WASHINGTON: India and the US agreed on Tuesday to begin preparatory workon building six nuclear reactors in India as Prime Minister Narendra Modi met President Barack Obama, who backed New Delhi’s candidature for the Nuclear Suppliers Group (NSG).
The Nuclear Power Corporation of India and US firm Westinghouse will immediately begin engineering and site design work for the AP1000 nuclear reactors and conclude contractual arrangements by June 2017.
Obama and Modi welcomed the start of the preparatory work on the reactors, a key step towards closing the first deal based on the landmark US-India civil nuclear deal struck more than a decade ago.
India and the US Export-Import Bank will work together on a competitive financing package for the project, the two leaders said in a joint statement. The project will be among the largest of its kind when it is completed and it will fulfil the promise of the civil nuclear agreement.
Addressing the media with Modi after their talks at the White House that lasted more than an hour, Obama backed India’s entry into the NSG. “I indicated support to India being a part of NSG,” he said.
India needs technology that is critical for its progress and prosperity, Obama added. Modi said, “I am thankful for the help and support my friend President Obama has extended with regard to membership in MTCR (Missile Technology Control Regime) and NSG.”
Obama’s remarks came hours after Reuters reported that members of the MTCR had agreed to admit India.
During their meeting, Obama and Modi discussed a range of issues, including terrorism, clean energy, climate change, regional security and cyber security. Obama said it was natural for the two biggest democracies to “deepen and broaden” their partnership. Modi said the two leaders discussed ways to take bilateral economic ties to new heights.
Obama also said he had discussed with Modi how to bring the landmark Paris climate change agreement into force as quickly as possible. Modi expressed support for the enactment of the climate accord this year.
“I believe what Prim e Minister Modi has said about this is that India shares the objective that the US has laid out, which is to see the agreement come into force this year,” White House spokesman Josh Earnest told a news briefing.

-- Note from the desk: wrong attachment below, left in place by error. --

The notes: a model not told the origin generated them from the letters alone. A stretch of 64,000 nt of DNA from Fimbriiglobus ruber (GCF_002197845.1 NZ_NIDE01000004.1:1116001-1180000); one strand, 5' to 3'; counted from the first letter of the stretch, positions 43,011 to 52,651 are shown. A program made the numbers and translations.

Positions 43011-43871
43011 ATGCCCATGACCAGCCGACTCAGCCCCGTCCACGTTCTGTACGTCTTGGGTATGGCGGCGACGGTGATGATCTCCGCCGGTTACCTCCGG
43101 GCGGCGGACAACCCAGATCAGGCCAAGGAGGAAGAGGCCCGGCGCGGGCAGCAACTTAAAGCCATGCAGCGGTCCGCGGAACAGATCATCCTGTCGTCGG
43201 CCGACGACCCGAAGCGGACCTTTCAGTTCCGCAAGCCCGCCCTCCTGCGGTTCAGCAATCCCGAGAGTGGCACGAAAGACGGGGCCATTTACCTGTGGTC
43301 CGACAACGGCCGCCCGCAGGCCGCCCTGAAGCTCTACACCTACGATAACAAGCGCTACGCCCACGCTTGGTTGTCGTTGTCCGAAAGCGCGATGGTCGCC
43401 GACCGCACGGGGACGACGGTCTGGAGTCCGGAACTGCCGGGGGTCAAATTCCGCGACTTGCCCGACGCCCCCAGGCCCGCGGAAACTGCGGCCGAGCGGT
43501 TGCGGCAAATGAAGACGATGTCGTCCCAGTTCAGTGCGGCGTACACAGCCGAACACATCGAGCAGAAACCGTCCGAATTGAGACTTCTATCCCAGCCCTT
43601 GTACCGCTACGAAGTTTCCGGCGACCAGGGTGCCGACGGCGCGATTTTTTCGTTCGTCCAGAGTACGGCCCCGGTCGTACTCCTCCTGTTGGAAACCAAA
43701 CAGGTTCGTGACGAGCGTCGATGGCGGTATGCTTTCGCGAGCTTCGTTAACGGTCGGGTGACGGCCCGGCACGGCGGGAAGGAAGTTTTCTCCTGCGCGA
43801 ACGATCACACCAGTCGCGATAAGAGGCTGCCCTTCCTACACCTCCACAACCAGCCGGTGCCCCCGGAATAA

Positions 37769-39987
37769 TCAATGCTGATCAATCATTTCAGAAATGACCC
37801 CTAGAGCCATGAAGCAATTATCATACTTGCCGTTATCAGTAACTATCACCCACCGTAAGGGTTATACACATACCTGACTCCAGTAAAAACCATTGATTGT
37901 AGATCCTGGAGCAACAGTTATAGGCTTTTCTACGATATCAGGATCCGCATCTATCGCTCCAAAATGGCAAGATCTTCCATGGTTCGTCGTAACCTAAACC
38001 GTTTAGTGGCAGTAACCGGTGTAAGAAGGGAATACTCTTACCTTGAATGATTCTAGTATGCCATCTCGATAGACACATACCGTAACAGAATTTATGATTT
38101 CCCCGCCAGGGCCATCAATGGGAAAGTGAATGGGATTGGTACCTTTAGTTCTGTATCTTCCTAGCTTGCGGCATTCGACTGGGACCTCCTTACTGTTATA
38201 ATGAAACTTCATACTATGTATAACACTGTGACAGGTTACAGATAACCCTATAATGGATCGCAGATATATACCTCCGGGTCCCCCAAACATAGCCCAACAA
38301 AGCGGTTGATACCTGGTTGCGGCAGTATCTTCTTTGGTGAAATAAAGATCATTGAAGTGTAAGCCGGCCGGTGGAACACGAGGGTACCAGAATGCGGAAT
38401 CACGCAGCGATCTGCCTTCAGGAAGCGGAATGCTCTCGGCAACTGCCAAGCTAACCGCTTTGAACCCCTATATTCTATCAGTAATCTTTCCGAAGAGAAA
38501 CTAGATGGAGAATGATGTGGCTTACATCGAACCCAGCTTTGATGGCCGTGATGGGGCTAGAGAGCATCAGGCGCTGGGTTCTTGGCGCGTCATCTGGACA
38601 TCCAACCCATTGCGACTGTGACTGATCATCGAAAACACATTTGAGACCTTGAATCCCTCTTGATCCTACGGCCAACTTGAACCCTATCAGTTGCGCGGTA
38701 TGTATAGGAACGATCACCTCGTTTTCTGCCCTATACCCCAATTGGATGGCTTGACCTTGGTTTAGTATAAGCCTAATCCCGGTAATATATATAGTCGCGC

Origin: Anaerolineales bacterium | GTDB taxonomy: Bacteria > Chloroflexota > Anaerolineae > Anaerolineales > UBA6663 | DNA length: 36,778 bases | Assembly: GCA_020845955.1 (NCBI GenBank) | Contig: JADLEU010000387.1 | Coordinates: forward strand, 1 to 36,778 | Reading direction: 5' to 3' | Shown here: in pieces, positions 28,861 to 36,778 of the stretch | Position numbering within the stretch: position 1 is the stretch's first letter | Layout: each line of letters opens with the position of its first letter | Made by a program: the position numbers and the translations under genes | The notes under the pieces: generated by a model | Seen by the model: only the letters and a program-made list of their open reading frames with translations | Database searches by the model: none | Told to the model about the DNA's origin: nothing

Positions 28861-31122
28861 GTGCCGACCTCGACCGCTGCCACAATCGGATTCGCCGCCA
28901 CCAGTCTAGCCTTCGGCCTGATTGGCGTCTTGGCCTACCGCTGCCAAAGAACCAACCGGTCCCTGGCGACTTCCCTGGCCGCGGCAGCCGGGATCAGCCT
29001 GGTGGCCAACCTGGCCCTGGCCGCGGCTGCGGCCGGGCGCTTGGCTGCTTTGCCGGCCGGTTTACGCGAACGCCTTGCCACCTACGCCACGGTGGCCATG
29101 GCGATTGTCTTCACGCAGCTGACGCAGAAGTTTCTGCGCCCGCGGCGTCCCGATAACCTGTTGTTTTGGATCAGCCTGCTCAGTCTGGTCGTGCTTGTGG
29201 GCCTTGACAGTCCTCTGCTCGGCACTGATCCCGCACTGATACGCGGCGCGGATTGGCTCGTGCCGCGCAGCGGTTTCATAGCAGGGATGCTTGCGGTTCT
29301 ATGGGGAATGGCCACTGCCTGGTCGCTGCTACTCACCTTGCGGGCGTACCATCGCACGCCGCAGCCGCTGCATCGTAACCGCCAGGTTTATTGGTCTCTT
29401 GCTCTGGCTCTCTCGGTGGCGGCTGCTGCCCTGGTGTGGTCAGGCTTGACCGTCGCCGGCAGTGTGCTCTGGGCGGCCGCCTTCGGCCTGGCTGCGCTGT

India’s backing will provide “significant global momentum” towards implementing the historic agreement, the White House said. “The US reaffirms its commitment to join the agreement as soon as possible this year. India similarly has begun its processes to work toward this shared objective,” it added.
“Both countries are committed to working together and with others to promote full implementation of the Paris Agreement to address the urgent threats posed by climate change,” the White House said.
Referring to the agreement on building six nuclear reactors, Brian Deese, senior adviser to the US President, told reporters that the plants would bring clean energy to India and generate thousands of jobs in the US.
The White House said the steps the two governments had taken in the past two years through the US-India Contact Group, including by addressing the nuclear liability issue through India’s ratification of the Convention on Supplementary Compensation for Nuclear Damage, had laid a strong foundation for a long-term partnership between US and Indian companies for building nuclear power plants in India.
While addressing the media, Obama said, “India and the US have strong bonds while Modi said India had made a name for itself as the world’s fastest growing economy and it will work with the US for the world’s peace and security.”
“I have fond memories of India when I took part in the Republic Day,” Obama said. “India is a young country and we are aware of the talent it has. We will continue to work together in the future too.”
Modi echoed the view. “India is a young country; over 800 million of Indians are below the age of 35. Our youth power in partnership with the US will serve mankind,” the PM said. “We are working shoulder to shoulder; we are proud. We will continue working together.”